Did early Homo migrate “out of” or “in to” Africa?
Center for the Advanced Study of Hominid Paleobiology, George Washington University, Washington, DC 20052
The origin of our own genus remains frustratingly unclear. Although many of my colleagues are agreed regarding the “what” with respect to Homo, there is no consensus as to the “how” and “when” questions. Until relatively recently, most paleoanthropologists (including the writer) assumed Africa was the answer to the “where” question, but in a little more than a decade discoveries at two sites beyond Africa, one at Dmanisi in Georgia and the other at Liang Bua on the island of Flores, have called this assumption into question. The results of recent excavations at Dmanisi reported in PNAS (1), which suggest that hominins visited that site on several occasions between ca. 1.85 and ca. 1.77 Ma, together with recent reassessments of the affinities of Homo habilis, are further reasons for questioning the assumption that Homo originated in Africa.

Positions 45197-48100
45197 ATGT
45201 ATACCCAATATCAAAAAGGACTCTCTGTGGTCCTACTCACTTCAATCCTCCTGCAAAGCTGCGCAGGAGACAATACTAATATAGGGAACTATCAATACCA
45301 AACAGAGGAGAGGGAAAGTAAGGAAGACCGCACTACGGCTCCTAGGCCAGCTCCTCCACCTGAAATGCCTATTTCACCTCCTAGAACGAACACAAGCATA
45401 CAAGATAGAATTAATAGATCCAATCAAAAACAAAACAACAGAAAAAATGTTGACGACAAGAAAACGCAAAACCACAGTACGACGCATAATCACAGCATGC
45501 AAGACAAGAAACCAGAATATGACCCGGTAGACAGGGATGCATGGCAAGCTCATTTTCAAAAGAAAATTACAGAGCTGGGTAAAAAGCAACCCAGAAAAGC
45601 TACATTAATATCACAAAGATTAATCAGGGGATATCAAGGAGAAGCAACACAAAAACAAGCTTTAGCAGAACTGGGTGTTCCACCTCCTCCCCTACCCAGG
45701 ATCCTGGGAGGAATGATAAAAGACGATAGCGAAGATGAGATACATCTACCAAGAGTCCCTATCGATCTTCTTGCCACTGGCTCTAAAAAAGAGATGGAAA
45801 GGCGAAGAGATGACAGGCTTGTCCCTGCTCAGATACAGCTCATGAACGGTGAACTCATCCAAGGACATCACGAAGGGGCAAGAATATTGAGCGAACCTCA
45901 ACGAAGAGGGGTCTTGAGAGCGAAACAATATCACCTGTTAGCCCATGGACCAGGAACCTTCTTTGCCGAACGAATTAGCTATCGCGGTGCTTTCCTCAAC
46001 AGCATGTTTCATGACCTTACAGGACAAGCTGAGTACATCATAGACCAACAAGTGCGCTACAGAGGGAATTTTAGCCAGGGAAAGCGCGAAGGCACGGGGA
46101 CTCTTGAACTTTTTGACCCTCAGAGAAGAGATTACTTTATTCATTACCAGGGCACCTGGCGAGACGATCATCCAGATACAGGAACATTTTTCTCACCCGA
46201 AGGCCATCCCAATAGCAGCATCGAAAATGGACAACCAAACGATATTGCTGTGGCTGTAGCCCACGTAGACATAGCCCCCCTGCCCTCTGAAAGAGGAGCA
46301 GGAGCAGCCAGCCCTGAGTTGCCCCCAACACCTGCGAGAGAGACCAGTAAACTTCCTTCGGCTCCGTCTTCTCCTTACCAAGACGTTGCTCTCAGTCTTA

The site of Dmanisi, which is 34 miles southwest of Tbilisi, is situated on a promontory at the confluence of two rivers, the Masavera and the Pinasaouri. Since the 1930s the main foci of excavations have been its Bronze Age and medieval archeology, but between 1983 and 1987 excavations in part of the medieval village resulted in the recovery of early Pleistocene fossils, and the first of many well-preserved hominin fossils, the D211 mandible, was recovered in 1991. The early Pleistocene sediments at Dmanisi, which are dominated by primary and locally reworked ashfalls, are divided into two major units: stratum A (with subunits A1–A4), which conformably overlies the Masavera Basalt, and stratum B (with subunits B1–B5), which overlies stratum A and is separated from it by a minor erosional disconformity (2).